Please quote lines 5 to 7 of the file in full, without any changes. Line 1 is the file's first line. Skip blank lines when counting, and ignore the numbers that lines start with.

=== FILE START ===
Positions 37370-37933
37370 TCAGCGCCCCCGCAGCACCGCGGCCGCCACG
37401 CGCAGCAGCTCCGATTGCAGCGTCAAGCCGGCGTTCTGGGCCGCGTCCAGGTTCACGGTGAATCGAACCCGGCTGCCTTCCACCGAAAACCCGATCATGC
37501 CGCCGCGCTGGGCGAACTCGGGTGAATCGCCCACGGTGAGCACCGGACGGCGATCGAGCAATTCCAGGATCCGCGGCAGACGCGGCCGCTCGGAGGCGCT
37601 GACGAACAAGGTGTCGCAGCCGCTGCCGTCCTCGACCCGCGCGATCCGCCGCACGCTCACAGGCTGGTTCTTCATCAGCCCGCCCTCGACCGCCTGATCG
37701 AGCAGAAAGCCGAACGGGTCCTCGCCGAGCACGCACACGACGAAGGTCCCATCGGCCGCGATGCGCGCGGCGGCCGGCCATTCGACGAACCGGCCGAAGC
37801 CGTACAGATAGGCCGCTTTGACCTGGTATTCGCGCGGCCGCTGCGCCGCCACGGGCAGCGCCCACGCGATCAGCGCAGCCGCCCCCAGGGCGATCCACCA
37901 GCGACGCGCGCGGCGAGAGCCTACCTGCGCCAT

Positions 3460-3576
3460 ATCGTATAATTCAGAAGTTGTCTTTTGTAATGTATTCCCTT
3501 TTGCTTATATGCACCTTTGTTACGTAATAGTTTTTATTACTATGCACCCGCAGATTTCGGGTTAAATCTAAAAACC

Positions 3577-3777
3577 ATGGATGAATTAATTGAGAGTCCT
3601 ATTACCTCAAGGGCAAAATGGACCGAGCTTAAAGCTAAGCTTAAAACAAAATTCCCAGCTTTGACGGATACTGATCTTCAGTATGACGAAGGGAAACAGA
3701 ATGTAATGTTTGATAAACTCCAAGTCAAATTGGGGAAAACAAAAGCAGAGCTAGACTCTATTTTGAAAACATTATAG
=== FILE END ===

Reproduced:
37601 GACGAACAAGGTGTCGCAGCCGCTGCCGTCCTCGACCCGCGCGATCCGCCGCACGCTCACAGGCTGGTTCTTCATCAGCCCGCCCTCGACCGCCTGATCG
37701 AGCAGAAAGCCGAACGGGTCCTCGCCGAGCACGCACACGACGAAGGTCCCATCGGCCGCGATGCGCGCGGCGGCCGGCCATTCGACGAACCGGCCGAAGC
37801 CGTACAGATAGGCCGCTTTGACCTGGTATTCGCGCGGCCGCTGCGCCGCCACGGGCAGCGCCCACGCGATCAGCGCAGCCGCCCCCAGGGCGATCCACCA